1:20 pm - 2:30 pm | Room: Taylor Hall | Session Chair: Leslie Peer

Building Material Performance

Vacuum-Insulated Wood-Framed Walls - How Do They Measure Up?

High performance housing standards in Canada require high levels of insulation. Homebuilders have traditionally employed thick wall assemblies that are often twice as deep as conventional walls to achieve the necessary thermal resistance [RSI 6.0-8.8  (R 28-50)].  Because they cannot protrude beyond zoning setbacks, these thick walls can negatively affect livable area. This has a real cost to buyers (> $25,000 per home in some markets,) on top of additional materials and labour. This has been identified as a barrier to adoption of such housing. 

In collaboration with an industry partner, CanmetENERGY and Carleton University developed and evaluated a polystyrene/vacuum insulation panel system for insulating and air-sealing thin, high R-value wood-framed walls. The research team constructed prototype assemblies, measured the effective R-value under steady-state conditions in a guarded hot box, and installed in the CanmetENERGY Building Envelope Test Hut (CE-BETH) for in-situ field exposure and long-term monitoring over a four-year period.  

The thermal resistance of the test assemblies was determined to be between RSI 7.6 to 9.0 (R-43 to R-51), twice that of today’s code-built homes. Durability criteria were established based on the ASHRAE 160 standard to calculate the of mould index and air conditions at the surface of sensitive materials. Temperature, humidity, and moisture content of the wall sheathing was measured over a 4-year period. These measurements were used to assess the risk of mould growth on the structural sheathing and framing members.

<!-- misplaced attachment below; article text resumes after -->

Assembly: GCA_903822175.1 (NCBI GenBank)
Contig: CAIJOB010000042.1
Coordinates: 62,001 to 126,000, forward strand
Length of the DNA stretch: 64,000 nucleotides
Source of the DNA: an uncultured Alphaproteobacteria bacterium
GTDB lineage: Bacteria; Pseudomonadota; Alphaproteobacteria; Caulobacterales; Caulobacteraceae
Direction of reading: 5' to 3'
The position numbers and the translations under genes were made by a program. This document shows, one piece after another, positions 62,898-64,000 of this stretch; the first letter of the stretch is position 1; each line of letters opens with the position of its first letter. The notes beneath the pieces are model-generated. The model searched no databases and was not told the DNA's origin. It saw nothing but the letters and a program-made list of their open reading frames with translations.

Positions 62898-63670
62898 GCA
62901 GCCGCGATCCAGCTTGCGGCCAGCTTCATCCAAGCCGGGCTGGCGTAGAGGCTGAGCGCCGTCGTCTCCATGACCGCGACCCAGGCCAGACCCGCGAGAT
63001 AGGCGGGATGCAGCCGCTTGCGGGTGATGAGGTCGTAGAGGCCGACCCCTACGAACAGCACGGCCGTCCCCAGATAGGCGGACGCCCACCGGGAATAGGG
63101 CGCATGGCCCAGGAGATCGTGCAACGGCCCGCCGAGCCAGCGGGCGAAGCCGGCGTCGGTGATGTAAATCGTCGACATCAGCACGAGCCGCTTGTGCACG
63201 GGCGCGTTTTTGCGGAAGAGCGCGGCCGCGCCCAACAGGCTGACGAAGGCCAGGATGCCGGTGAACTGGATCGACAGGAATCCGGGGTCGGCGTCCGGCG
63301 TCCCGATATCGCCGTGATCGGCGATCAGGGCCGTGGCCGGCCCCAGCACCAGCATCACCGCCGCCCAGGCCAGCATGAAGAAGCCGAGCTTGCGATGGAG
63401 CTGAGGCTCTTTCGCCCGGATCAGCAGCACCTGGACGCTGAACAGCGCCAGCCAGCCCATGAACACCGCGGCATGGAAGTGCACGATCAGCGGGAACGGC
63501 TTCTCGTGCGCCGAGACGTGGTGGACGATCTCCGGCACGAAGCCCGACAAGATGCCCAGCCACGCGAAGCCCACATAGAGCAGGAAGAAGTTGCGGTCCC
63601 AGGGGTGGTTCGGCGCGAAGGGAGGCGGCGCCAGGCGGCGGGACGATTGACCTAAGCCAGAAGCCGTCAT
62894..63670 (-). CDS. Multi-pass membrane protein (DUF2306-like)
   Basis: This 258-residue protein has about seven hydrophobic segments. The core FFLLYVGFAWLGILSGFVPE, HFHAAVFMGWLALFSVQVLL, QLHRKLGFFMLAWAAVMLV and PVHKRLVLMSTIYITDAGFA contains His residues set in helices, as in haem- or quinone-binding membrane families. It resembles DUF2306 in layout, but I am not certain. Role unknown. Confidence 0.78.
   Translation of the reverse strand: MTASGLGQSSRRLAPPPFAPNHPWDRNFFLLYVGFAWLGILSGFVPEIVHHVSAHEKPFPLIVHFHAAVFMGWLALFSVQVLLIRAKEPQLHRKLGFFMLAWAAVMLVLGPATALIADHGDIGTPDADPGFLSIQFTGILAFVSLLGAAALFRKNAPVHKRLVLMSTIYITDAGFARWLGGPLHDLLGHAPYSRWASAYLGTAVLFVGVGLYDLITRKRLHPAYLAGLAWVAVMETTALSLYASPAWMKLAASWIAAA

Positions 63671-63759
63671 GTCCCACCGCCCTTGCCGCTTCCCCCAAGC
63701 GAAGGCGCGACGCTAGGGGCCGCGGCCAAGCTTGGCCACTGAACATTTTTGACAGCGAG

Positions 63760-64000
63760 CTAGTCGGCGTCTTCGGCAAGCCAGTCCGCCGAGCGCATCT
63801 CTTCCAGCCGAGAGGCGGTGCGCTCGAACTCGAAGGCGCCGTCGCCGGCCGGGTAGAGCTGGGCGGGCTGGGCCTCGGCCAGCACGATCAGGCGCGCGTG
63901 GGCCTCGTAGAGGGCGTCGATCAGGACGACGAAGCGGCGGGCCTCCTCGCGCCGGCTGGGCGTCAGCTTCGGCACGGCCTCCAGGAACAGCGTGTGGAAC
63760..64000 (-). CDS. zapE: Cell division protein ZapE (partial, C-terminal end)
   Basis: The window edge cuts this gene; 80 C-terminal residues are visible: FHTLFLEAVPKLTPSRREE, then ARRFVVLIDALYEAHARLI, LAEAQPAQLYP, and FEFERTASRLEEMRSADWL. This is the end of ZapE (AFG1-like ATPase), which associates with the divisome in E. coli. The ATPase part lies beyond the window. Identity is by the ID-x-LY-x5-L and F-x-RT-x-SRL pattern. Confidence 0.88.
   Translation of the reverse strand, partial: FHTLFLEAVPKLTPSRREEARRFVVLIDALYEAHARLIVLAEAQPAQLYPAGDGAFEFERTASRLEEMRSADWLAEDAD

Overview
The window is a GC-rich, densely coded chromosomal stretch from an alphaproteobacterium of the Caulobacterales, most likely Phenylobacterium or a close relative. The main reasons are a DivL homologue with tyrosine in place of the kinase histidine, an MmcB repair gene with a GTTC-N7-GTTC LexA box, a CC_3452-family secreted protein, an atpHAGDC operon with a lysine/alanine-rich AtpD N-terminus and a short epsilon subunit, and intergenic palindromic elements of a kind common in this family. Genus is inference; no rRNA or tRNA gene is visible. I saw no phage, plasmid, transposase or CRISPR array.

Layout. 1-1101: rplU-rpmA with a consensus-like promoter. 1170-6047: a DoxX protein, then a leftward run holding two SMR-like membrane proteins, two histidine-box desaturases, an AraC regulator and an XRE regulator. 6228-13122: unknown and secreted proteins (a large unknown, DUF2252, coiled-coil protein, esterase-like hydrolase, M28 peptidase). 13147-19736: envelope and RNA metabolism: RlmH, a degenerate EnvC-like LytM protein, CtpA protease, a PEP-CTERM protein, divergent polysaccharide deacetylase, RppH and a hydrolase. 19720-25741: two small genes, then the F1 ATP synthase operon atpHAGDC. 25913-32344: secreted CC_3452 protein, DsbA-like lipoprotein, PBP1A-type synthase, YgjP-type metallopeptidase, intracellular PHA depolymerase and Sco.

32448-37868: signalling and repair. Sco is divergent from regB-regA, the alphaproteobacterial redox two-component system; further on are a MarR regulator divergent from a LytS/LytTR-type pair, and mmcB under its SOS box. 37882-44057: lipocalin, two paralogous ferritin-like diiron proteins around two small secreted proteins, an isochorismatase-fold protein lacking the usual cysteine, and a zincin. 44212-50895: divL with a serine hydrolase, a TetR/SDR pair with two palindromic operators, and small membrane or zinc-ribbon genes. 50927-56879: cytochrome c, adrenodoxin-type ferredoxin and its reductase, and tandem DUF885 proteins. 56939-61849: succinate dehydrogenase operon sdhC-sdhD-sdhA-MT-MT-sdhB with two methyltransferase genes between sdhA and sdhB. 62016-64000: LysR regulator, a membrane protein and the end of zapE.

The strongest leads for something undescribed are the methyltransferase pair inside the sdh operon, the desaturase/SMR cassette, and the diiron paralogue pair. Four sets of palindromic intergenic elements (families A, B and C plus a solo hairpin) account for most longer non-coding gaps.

During the 4-year monitoring period the durability criteria were satisfied; however, these assemblies were observed to be at higher risk of mold growth compared to a baseline assembly. The mould index  peaked at 2.4 during the summer of 2017. The dry out period with the initial moisture content was longer than expected and the sheathing experienced wetting from the interior due to high interior humidity conditions. For long-term durability and resilience, this wall system requires excellent bulk water management and mechanical control of indoor humidity. It was observed that this design is best suited for off-site construction to prevent damage to its fragile VIPs.

 

speaker pic

Brock Conley, Natural Resources Canada

 

bio coming soon.

 

 


Thank You to Our Current Sponsors

  • Diamond Sponsor

    edge group
  • Emerald Sponsor

    artistic skylight domes
  • Emerald Sponsor

    owens corning
  • Emerald Sponsor

    pretium
  • Emerald Sponsor

    pretium
  • Emerald Sponsor

    soprema
  • Gold Sponsor

    exp
  • Associate Sponsor

    cufca
  • Silver Sponsor

    elastochem
  • Silver Sponsor

    elastochem
  • Silver Sponsor

    pcl construction
  • Silver Sponsor

    prodemnity
  • Bronze Sponsor

    Ellis Don
  • Bronze Sponsor

    Entuitive
  • Bronze Sponsor

    HRI
  • Bronze Sponsor

    HRI
  • Bronze Sponsor

    Leading Edge
  • Bronze Sponsor

    NaturaSeal
  • Bronze Sponsor

    NaturaSeal
  • Bronze Sponsor

    rdh
  • Bronze Sponsor

    State Window Corporation
  • Bronze Sponsor

    Synergy Partners
  • Bronze Sponsor

    tremco
  • Bronze Sponsor

    tritan
  • Bronze Sponsor

    Sealtight